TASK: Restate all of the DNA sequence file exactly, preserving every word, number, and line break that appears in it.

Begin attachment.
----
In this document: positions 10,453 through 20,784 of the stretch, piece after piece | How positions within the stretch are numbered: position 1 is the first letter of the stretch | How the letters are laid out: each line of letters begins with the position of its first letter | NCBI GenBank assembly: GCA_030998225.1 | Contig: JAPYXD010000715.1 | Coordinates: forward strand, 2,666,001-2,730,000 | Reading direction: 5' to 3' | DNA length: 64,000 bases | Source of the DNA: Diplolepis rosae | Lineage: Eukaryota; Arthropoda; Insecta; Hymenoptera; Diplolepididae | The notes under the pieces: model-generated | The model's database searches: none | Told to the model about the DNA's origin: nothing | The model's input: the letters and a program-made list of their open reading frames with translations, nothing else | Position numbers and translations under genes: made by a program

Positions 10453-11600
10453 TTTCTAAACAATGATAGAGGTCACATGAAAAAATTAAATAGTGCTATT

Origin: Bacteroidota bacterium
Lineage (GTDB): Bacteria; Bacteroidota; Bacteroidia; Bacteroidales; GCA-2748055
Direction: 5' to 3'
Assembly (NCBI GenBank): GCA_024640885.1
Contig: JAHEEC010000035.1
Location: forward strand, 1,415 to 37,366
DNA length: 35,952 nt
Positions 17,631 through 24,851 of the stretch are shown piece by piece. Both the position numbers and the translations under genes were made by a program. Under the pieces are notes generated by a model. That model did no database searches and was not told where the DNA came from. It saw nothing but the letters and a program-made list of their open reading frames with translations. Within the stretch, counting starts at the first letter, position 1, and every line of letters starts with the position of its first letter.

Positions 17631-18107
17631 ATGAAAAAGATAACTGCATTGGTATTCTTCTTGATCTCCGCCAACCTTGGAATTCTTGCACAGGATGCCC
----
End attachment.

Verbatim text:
In this document: positions 10,453 through 20,784 of the stretch, piece after piece | How positions within the stretch are numbered: position 1 is the first letter of the stretch | How the letters are laid out: each line of letters begins with the position of its first letter | NCBI GenBank assembly: GCA_030998225.1 | Contig: JAPYXD010000715.1 | Coordinates: forward strand, 2,666,001-2,730,000 | Reading direction: 5' to 3' | DNA length: 64,000 bases | Source of the DNA: Diplolepis rosae | Lineage: Eukaryota; Arthropoda; Insecta; Hymenoptera; Diplolepididae | The notes under the pieces: model-generated | The model's database searches: none | Told to the model about the DNA's origin: nothing | The model's input: the letters and a program-made list of their open reading frames with translations, nothing else | Position numbers and translations under genes: made by a program

Positions 10453-11600
10453 TTTCTAAACAATGATAGAGGTCACATGAAAAAATTAAATAGTGCTATT

Origin: Bacteroidota bacterium
Lineage (GTDB): Bacteria; Bacteroidota; Bacteroidia; Bacteroidales; GCA-2748055
Direction: 5' to 3'
Assembly (NCBI GenBank): GCA_024640885.1
Contig: JAHEEC010000035.1
Location: forward strand, 1,415 to 37,366
DNA length: 35,952 nt
Positions 17,631 through 24,851 of the stretch are shown piece by piece. Both the position numbers and the translations under genes were made by a program. Under the pieces are notes generated by a model. That model did no database searches and was not told where the DNA came from. It saw nothing but the letters and a program-made list of their open reading frames with translations. Within the stretch, counting starts at the first letter, position 1, and every line of letters starts with the position of its first letter.

Positions 17631-18107
17631 ATGAAAAAGATAACTGCATTGGTATTCTTCTTGATCTCCGCCAACCTTGGAATTCTTGCACAGGATGCCC